David Silver Opens Honda Motorcycle Museum

Parts tycoon David Silver opens museum of 150 historic Hondas.

Among David Silver’s massive collection, a gaggle of four-cylinder bikes, like the CB750, that turned Honda into the superpower it is today.©Motorcyclist

The world’s largest collection of Honda motorcycles on display to the public is at the Japanese company’s own Collection Hall at its Twin Ring Motegi race track in Japan. The second largest collection, however, is now open for visitors. Located 100 miles northeast of London at Leiston, Suffolk, the David Silver Honda Collection’s purpose-built, two-story facility was opened on June 29. On hand for the opening were a host of VIP’s and senior motorcycle industry figures, namely former co-host of Top Gear and passionate motorcyclist James May, and a certain “Fast” Freddie Spencer, who of course won all three of his world titles on Hondas.

How bigtime is David Silver? When 3-time World Champion Freddie Spencer (middle) and global TV star James May (seated) show up, your museum must be good.©Motorcyclist

Around ten years ago Silver began tracking down complete historic Honda motorcycles for his customers and, eventually, himself. “I guess the whole collection started as a parts resource,” says Silver, now 55. “Spares are our business, and having an example of a particular model is an easy way to see what goes where—and our own stock of bikes grew from there, really. What we’ve ended up with is a great collection of Honda machines that will take people down their own particular memory lane, so we decided to open it to the public. Apart from Joey Dunlop’s Vimto Honda and a six-cylinder 350cc GP racer [a George Beale replica] we won’t have any more racebikes in the museum. The overriding theme is ‘bikes I used to own’—it’s a museum of memories that’ll hopefully get people saying ‘I used to have one of those!’ as they look around”

Silver’s collection is vast, and houses everything from superbikes to minibikes.©Motorcyclist

Silver expanded his operation into the USA two years ago with the opening of a warehouse in Pennsylvania, and shortly after doing so purchased the entire collection of around 120 Hondas dating to the 1970s, assembled by Honda main dealer Bob Logue. Shipping them over to the UK added them to the bikes he’d already collected himself, joined shortly after by a prized but smaller collection of rare 1950s Honda models sourced from a European collector. Many of the bikes purchased from the Pennsylvania dealership were low-mileage trade-ins with just a few hundred miles on their odometer, and all are in original condition. Altogether Silver now owns more than 200 Honda motorcycles built between 1951 and 1991, but for reasons of space in the new purpose-built museum only around 150 of these will ever be on display at any one time, with the exhibits rotated regularly to make it worthwhile for customers to return.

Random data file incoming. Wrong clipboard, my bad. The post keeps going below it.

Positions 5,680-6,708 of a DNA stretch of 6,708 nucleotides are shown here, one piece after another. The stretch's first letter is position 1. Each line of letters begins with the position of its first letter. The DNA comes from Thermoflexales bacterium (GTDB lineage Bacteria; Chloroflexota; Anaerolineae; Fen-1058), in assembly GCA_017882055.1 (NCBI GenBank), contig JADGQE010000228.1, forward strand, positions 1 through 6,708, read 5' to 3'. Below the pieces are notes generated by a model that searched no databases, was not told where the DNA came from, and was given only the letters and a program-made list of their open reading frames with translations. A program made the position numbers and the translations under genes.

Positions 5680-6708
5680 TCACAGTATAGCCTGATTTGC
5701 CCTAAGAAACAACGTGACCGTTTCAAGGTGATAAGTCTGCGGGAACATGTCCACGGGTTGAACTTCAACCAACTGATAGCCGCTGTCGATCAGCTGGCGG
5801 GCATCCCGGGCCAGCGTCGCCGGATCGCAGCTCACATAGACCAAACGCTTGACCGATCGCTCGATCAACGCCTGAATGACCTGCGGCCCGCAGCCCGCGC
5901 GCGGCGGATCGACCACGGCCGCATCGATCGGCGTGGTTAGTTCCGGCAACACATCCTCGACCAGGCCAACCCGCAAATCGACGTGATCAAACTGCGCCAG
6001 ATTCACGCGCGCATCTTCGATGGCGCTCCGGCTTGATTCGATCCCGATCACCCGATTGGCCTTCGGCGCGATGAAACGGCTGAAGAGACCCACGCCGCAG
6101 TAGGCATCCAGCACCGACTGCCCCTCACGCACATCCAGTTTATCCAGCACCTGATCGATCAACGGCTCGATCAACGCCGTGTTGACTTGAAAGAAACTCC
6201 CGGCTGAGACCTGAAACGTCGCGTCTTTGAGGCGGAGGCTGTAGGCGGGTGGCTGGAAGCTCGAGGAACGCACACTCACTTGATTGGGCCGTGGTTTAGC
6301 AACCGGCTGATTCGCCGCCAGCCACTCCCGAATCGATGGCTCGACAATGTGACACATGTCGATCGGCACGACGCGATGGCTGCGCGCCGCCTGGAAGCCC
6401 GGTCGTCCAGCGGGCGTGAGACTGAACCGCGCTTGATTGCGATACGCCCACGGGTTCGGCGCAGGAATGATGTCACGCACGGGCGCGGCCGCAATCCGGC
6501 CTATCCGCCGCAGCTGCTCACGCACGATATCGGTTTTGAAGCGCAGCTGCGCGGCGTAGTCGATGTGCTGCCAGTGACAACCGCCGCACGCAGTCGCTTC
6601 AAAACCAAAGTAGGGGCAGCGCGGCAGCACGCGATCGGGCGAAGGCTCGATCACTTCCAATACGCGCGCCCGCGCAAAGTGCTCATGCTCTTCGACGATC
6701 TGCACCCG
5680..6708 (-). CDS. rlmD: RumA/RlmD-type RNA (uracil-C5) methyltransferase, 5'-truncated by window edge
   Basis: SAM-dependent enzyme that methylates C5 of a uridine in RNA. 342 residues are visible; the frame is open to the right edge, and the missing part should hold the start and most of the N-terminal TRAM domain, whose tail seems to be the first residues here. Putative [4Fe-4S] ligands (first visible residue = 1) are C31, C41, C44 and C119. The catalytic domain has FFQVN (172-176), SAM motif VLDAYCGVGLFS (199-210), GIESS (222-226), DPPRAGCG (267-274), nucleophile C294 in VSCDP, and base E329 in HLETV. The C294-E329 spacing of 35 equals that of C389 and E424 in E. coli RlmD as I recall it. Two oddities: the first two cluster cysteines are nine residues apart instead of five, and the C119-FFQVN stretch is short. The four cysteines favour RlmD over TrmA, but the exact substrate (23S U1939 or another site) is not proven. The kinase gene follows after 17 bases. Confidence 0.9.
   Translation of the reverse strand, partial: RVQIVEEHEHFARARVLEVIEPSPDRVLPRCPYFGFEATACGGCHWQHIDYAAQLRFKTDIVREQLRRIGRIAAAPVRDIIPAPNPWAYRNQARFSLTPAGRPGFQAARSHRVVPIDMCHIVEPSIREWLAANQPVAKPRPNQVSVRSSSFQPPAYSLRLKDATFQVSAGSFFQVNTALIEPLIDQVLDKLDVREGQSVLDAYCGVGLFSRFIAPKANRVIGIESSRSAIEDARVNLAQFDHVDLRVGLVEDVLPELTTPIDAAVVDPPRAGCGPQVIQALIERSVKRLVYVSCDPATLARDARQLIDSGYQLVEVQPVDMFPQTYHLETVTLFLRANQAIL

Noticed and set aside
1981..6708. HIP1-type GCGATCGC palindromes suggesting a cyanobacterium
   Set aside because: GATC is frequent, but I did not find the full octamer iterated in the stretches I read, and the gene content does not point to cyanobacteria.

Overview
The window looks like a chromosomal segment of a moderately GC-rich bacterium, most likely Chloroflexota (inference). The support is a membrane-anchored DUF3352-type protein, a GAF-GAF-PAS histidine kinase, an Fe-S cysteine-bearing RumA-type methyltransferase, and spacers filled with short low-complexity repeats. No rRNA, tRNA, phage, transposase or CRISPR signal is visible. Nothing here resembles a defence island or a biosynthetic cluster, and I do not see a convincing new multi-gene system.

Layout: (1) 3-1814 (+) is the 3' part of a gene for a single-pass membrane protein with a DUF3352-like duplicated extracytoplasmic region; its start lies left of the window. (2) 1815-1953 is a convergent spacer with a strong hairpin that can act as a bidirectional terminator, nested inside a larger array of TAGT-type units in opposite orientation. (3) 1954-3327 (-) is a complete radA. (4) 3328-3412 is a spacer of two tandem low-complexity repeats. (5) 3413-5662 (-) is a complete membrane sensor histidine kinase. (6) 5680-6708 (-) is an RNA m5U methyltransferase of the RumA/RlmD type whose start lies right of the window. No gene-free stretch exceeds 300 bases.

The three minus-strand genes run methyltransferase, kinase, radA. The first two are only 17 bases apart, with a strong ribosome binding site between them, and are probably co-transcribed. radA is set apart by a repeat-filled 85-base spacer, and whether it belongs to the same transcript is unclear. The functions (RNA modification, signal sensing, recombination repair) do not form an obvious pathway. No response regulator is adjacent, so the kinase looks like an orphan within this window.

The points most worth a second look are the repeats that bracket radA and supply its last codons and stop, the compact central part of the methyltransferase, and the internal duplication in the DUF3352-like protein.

Joey Dunlop’s SP1 racer
One of the few racebikes in the collection is this gem of an RC51: Joey Dunlop’s SP1 racer from 2000.©Motorcyclist

Starting with the historic Cub F-type and finishing with the iconic CBR900RR Fireblade, the David Silver Collection is a fitting tribute to the company’s founder and mastermind, Soichiro Honda, a fact with which James May agrees. “This tells the story of how Soichiro Honda built a great company by taking the visitor along a fascinating journey, often triggering their own individual memories. I’m lucky enough to own several historic Hondas, and I found myself dreaming about the next model I want to get just by looking at this wonderful collection. I’m sure bike enthusiasts from any country will be equally fascinated by what Silver has gathered together.”

Honda museum
One of the themes of Silver’s museum is for visitors to find their own slice of motorcycling history in the rows of machines.©Motorcyclist

American visitor Freddie Spencer agreed. “I’ve been very lucky to have travelled the world for my job,” said the three-time World Champion. “I’ve seen some great bike collections in my time, both private and public, but I can’t remember ever seeing such a large and interesting collection of Honda road bikes, and it’s also been very well laid out, with so much thought. I was lucky enough to meet Mr. Honda personally, and he was a brilliant innovator. This collection of bikes covering his lifespan illustrates his creativity superbly.”

The Collection's owner David Silver's love affair with two-wheeled Hondas began in 1977, when at the age of 16 he purchased an SS50 moped. David Silver founded his Honda parts business (David Silver Spares) 30 years ago, and has since built it up to become Europe's largest source of new old stock genuine spare parts for Honda motorcycles of the Sixties and Seventies, all the way through to 2005 models. Silver began with the purchase of a couple of hundred pounds worth of obsolete petrol tanks and mudguards back in 1986, and now carries a massive inventory of spares for more than 1,000 different models which he has sourced from dealers and distributors all over the world, making David Silver Spares (davidsilverspares.com) one of the world's premier sources for vintage and classic Honda motorcycle parts. Full details of the David Silver museum's location and opening times can be found on davidsilverhondacollection.co.uk.